Tuesday, 14 October 2008

more waffle – a bit of confusion about remission

Tuesday 11th October

It’s very peculiar – I have been told I am in remission [how great is THAT?? whaahahahaha], and I am thrilled of course, but I think people may think I am not thrilled enough. They’re right - I am not jumping around the room quite yet.

It’s odd, I’m over the moon that there is no cancer to be found right now. My blood tests are great, CA 125 at 7 is brilliant [it’s actually gone down from 9 at the last test] – the norms are 0 – 35, so I am well within them. But I think that it will take me a long, long time to be at ease. Being betrayed by your own body takes a long time to recover from. Plus the fact that the CA 125 test is not definitive – it’s just a marker. But for us, it’s important. And the remission means ‘right now’ – it does not mean forever. So, making the best of the moment is good!! But hard in a way.

Sadly, you know in the back of your mind that the beastly thing can creep into another part of you if it wants to – lungs, liver, kidney – even your throat - you know that remission does not mean ‘cured’, and you know that it is out of your control. We are warned that any lump or bump could be serious [hello paranoia! jesu, my poor GP is in for a life of misery. More so the surgery’s general secretary, she is a total bitch anyway, so that’s something to look forward to!]. No matter what all those so called non medical ‘experts’ [hihihiihh] say [I am sure NONE of them have had cancer! experts? pah!!!], eating this and drinking that and ‘doing’ the other - they ‘may’ help, but at the end of the day it seems to be down to Sod’s Law. People who have never touched a cigarette in their lives get lung cancer – what’s that all about? People who have really healthy diets and lifestyles get it – what’s that all about? Personally I think it’s catch as catch can – you get cancer or you don’t and that’s that. Journalists need to spend some time in cancer wards – perhaps then they wouldn’t be so quick to publish all these silly ‘miracle’ cures. Perhaps then they would try to find people who really have survived, and publish TRUE STORIES as averse to ‘fairy tales’ that feed peoples imaginations instead of FACTS that actually help them. All they need to see is the children – perhaps that could stop even their voracious appetite for thrills without result. The children truly touch your heart – I deny anyone to see them and walk away without some kind of true feeling.

Andrew and I are in a strange state – thrilled obviously, and yet still afraid. Both of us. I went to turn the bed back last night and discovered a spot of blood on the sheet under Andrew’s pillow. This small thing made me cry – Andrew chews his fingers terribly when he’s stressed. I know that spot of blood is because of me. And it breaks my heart that I am putting him through this. I am sure I am not alone when I say that I feel guilty. Guilty for not being the woman he married any more, guilty for causing him so much stress and worry – guilty for being ugly [in my own mind – I know this – I know he doesn’t think so], for being in pain, for being cross for no reason, for a million things. And yet, saying that, I know I don’t really have to feel that way, as he is there for me every minute. It’s just a stupid state of mind that I need to get shot of. I am very lucky to have Andrew, and I feel so bad for all the women whose husbands are not as understanding and kind as mine.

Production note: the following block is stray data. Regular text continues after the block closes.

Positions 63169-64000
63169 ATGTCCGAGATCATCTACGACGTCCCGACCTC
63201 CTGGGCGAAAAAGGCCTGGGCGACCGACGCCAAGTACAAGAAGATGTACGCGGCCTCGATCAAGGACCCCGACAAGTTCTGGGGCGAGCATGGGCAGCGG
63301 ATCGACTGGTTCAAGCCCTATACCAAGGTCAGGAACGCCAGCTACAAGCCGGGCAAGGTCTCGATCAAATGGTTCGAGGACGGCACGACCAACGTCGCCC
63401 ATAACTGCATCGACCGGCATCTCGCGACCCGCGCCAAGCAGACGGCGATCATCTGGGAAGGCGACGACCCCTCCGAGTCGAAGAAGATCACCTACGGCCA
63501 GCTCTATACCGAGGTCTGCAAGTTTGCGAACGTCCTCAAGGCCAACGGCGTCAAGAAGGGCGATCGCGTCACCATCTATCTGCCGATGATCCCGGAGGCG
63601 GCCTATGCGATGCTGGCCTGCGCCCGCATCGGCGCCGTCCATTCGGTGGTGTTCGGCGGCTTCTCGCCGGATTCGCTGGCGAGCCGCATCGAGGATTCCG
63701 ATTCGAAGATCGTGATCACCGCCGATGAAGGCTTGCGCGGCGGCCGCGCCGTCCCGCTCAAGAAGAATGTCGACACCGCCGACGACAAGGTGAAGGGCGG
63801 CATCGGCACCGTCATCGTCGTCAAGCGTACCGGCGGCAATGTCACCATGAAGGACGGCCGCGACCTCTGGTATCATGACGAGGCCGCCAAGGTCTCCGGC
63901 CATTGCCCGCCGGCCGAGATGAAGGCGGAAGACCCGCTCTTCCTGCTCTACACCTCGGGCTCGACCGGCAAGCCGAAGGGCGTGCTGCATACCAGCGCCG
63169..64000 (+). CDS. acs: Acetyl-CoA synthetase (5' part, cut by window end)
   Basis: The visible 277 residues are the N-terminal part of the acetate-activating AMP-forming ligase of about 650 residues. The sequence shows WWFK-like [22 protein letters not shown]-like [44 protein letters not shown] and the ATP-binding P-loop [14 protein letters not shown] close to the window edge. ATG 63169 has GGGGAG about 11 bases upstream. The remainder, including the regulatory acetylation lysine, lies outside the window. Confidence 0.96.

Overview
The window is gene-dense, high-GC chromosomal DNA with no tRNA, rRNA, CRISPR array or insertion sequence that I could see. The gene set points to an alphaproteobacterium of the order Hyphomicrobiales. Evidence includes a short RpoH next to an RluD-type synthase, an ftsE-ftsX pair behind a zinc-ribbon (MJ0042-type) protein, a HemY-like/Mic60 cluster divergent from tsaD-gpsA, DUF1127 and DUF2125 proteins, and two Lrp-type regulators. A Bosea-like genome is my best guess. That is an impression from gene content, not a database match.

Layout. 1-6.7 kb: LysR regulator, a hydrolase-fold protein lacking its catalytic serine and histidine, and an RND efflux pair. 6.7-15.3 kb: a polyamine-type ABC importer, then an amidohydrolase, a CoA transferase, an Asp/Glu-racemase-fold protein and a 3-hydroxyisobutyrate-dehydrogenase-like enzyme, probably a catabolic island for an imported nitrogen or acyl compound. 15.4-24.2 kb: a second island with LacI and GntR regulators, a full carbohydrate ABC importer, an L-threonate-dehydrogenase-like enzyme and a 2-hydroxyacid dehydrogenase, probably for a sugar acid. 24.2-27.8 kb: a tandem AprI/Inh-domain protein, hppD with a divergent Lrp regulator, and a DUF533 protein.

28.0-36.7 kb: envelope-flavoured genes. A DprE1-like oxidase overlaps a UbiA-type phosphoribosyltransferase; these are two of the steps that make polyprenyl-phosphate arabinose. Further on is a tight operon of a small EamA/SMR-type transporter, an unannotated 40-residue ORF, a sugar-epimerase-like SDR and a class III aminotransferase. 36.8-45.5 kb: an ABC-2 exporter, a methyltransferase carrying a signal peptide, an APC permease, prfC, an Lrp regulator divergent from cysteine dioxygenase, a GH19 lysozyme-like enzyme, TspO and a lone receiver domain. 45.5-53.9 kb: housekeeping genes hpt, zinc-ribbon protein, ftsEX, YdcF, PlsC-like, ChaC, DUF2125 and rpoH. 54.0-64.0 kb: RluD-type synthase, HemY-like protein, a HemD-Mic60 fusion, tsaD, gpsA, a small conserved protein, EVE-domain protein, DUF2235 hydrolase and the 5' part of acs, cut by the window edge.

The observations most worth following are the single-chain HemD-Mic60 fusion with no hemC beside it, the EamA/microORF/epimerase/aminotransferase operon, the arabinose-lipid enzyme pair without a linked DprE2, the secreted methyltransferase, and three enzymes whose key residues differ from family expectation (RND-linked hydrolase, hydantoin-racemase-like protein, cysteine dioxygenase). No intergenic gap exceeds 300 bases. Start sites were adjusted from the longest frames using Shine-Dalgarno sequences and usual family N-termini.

The other thing about remission is that one worries about everyone thinking you are now ‘OK’...hmmm. Interesting thought. I am ‘ok’ as far as everyday things go, and as long as I am within my own environment – but I still get the dreaded ‘chemo’ tiredness, I still have those horrible moments of being unsure [I believe the expression is ‘my guts turn’] when I have to meet people I don’t know. No!! I do not want to do this. But I have to. Although actually when I have to it’s not as bad as I think it will be. Travel is a total nightmare, as one has to haul a suitcase and deal with a LOT of strangers – very stressful, and extremely exhausting.

The main problem being the hair. Hmm – at the moment of course I am starting to have hair again. Fantastico!! BUT – I have hated having short hair since I was about 12. The second problem is the facial hair – whaa! This is not normal!! Although according to Dr Hong, it is. So girls out there, why the hell didn’t you warn me?? Apparently it’s the norm for one’s facial hair to grow in rather MORE than usual if you have been on Taxol. Oh yay – one more humiliation to add to the rest – now I am growing a beard?? Not really, but the tiny facial hairs of yore are now a lot longer and thicker than usual. Luckily for me, mine are blonde, but it still makes me very self conscious. According to Dr Hong, this should start to disappear after about 6 months. AND according to my beautician, this is true and I should wait it out. It’s all very well having a great beautician but really, couldn’t she just lie??? She refuses to depilate my face until at least 6 months...bah.


  1. Where oh where do I begin...I am right there with you. Just this week I came down with a cold, I haven't had a cold in forever...yet all I could think about is "is this more cancer". so awful that we have to live our lives like this, I know it get's better...but it will never go away! Great to know other's on the same path and journey...I'll see you on the yellow brick road!

  2. I totally understand! People assume that once you finish chemo, you are "cured". In many cases, that is true! But their assumption of that can be upsetting, especially with sneaky cancers.


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